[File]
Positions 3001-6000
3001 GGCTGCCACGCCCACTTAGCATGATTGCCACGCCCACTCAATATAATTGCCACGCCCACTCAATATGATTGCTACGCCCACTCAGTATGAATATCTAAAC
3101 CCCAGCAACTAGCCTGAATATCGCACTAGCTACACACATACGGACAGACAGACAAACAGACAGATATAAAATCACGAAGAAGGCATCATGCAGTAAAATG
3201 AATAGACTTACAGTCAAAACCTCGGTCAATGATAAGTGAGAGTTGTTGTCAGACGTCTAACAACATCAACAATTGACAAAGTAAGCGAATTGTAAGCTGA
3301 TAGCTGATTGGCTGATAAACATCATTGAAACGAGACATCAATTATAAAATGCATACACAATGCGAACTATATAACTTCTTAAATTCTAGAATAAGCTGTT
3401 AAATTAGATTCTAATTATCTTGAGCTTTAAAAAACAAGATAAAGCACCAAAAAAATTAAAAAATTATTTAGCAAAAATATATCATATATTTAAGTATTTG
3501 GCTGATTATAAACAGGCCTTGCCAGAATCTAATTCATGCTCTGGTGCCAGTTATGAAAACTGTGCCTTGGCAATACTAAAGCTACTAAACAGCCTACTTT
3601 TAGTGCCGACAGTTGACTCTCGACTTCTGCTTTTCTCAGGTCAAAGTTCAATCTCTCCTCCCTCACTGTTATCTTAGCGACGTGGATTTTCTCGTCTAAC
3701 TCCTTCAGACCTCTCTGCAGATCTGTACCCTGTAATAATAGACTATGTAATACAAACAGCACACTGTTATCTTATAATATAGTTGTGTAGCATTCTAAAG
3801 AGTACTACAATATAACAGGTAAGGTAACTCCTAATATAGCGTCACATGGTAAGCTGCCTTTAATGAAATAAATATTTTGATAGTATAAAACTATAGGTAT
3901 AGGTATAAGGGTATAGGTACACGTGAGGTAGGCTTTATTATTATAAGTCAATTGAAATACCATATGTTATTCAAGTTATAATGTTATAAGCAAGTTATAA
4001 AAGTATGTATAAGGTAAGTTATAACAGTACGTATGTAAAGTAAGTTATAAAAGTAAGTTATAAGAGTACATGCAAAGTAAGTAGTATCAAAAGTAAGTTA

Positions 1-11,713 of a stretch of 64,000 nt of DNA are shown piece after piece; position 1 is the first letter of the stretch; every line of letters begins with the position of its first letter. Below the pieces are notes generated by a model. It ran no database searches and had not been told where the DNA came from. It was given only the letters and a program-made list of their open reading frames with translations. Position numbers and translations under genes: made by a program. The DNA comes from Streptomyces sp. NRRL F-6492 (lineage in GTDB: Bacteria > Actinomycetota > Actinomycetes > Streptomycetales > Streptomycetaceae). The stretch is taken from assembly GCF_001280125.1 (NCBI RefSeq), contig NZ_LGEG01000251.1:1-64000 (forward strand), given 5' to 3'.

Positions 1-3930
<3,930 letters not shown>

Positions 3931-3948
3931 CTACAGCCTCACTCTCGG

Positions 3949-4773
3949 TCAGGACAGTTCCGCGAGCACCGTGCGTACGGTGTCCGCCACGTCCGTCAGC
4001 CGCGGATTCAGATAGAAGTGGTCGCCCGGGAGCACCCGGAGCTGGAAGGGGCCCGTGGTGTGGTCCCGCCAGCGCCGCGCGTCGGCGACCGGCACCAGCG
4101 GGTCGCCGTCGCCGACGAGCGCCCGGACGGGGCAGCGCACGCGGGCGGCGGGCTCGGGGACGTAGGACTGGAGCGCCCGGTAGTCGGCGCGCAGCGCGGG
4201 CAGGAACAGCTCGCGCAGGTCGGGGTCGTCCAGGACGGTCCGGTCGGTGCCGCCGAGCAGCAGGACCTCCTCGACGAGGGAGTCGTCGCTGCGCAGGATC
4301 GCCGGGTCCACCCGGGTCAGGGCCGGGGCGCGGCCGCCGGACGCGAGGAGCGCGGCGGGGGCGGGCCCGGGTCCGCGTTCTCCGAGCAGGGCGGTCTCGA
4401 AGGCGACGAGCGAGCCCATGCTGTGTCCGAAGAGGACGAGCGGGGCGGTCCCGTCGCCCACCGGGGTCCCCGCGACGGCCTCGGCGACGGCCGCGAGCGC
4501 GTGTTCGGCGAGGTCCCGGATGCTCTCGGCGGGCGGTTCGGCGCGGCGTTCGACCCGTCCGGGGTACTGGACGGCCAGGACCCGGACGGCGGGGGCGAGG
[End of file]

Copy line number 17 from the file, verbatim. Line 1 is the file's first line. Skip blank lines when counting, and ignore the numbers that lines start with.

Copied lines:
3931 CTACAGCCTCACTCTCGG